The authors have also included a website where you can find pirate activities, file folder games, scripts and much more. Go to Victricia Malicia for more information and pirate fun.

Saturday, December 1, 2012

The Night Before Christmas, Deep Under the Sea by Kathie Kelleher

Now that the Christmas season is fully upon us, it's time for Christmas books!!! The first Christmas book of the season is . . . The Night Before Christmas, Deep Under the Sea by Kathie Kelleher.

In The Night Before Christams, Deep Under the Sea, Kathie Kelleher takes a beloved Christmas poem and brings it to our underwater friends. The lobster in the story takes the place of the man in his cap of the original.

I thought this book was adorable. Switching the children in the original with mermaids and making Santa's reindeer seahorses instead was genius. I will say as I tried to read this aloud, it was difficult for me to not recite the Clement Moore version instead.

This is a great addition to a Christmas collection for anyone living in one of the ocean states.

Monday, November 19, 2012

Princess in Training by Tammi Sauer

Princess in Training by Tammi Sauer is an adorable book about Princess Viola Louise Hassenfefer. Princess Viola isn't like other princesses. Instead of being prim and proper, Viola is a karate chopping, water diving, skateboarding princess. When an invitation to Princess camp comes along, Viola quickly decides to go-- so she can learn to be a proper princess. But before the day is done, she learns that sometimes, it's better to be yourself instead of what others think you should be.

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I absolutely LOVE this book. The illustrations by Joe Berger are amazing and give the book a semi-comic book feel in a couple of places. I also adore the message in the book about being yourself. We don't all fit into the same mold and we shouldn't ever be afraid to be who we are.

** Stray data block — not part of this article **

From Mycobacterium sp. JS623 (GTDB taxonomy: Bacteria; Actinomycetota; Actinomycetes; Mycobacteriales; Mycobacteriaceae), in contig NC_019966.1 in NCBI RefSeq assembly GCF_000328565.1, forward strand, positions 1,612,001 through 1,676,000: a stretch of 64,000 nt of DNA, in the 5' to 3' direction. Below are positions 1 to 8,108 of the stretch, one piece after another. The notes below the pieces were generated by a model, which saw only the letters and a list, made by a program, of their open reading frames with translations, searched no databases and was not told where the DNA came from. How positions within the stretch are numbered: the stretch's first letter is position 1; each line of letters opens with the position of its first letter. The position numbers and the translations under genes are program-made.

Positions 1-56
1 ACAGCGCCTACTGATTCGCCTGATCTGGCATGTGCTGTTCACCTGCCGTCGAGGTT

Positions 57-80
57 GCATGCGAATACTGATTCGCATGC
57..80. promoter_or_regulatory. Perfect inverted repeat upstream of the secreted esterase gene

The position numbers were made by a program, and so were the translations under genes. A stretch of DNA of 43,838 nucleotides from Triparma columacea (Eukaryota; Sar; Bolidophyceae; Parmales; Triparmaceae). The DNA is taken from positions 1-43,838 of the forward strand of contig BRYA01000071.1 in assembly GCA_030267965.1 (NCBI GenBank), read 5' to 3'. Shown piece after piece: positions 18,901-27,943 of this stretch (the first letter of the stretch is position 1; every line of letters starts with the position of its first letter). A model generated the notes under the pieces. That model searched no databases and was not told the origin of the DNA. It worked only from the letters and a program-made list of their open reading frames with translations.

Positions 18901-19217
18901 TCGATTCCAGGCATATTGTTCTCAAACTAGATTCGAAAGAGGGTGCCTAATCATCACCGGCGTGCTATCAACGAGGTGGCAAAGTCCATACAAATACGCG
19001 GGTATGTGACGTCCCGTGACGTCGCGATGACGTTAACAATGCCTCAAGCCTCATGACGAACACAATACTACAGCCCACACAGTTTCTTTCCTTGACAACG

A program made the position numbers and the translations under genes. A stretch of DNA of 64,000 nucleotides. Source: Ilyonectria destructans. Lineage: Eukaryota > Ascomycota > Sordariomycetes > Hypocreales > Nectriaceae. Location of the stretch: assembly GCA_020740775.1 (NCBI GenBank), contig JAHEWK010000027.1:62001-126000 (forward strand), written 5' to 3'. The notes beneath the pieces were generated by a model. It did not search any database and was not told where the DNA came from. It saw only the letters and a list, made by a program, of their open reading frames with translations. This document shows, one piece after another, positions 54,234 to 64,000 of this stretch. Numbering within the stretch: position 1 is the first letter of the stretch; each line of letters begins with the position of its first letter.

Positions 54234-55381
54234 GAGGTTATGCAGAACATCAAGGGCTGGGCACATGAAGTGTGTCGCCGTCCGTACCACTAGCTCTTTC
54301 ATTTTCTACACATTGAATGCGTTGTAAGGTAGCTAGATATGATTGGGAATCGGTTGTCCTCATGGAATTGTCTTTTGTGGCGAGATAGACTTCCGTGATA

Thursday, September 27, 2012

New Feature Coming Soon!

I'm really excited to announce the arrival of a new feature on this blog. As I was shelving books the other day I realized we don't always look at our award winners with the exception of putting them on a shelf or when a kid has a reading list. So starting soon, there will be a Caldecott Corner. I will go through different Caldecott winners and honor books and review them. I'm excited about it and I hope you will be excited about it also.

Saturday, September 22, 2012

Amelia Bedelia's First Vote by Herman Parish

Amelia Bedelia's First Vote by Herman Parish is adorable! I love that Herman Parish was able to take his aunt, Peggy Parish's, grown up Amelia Bedelia (that I grew up loving) and recreate her for a whole new generation to love.

In this book, Amelia Bedelia's class learns about the voting process. The story starts out with Amelia being sent to the office with the daily attendance and her literally running into her Principal Mr. K. From that moment on the book spins in its typical Amelia Bedelia fashion of taking things too literally. When some says "hug the corner" meaning do a tight turn, Amelia actually hugs the corner of the building. Moments like that continue through the whole book and give a glimpse of what Amelia will be like as a grown up.

LOVE IT!

The Fantastic Flying Books of Mr. Morris Lessmore by William Joyce

Morris Lessmore lived a life surrounded by color and books. Then a terrible upset occurs, his books are destroyed and the color in his life disappears. For a few pages, Morris' life is black and white until he is led (by a character who looks like Humpty Dumpty) to the library where he lives out his life taking care of the books and getting lost in their pages.

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With illustrations that are typical of William Joyce you're brought into a tale that is reminiscent of both The Wizard of Oz and The Lion, the Witch and the Wardrobe. The story was well done and I like how Joyce depicted someone getting lost in the story. One really good point about the book is while Morris was content to get lost in someone else's story, he was determined to write his own.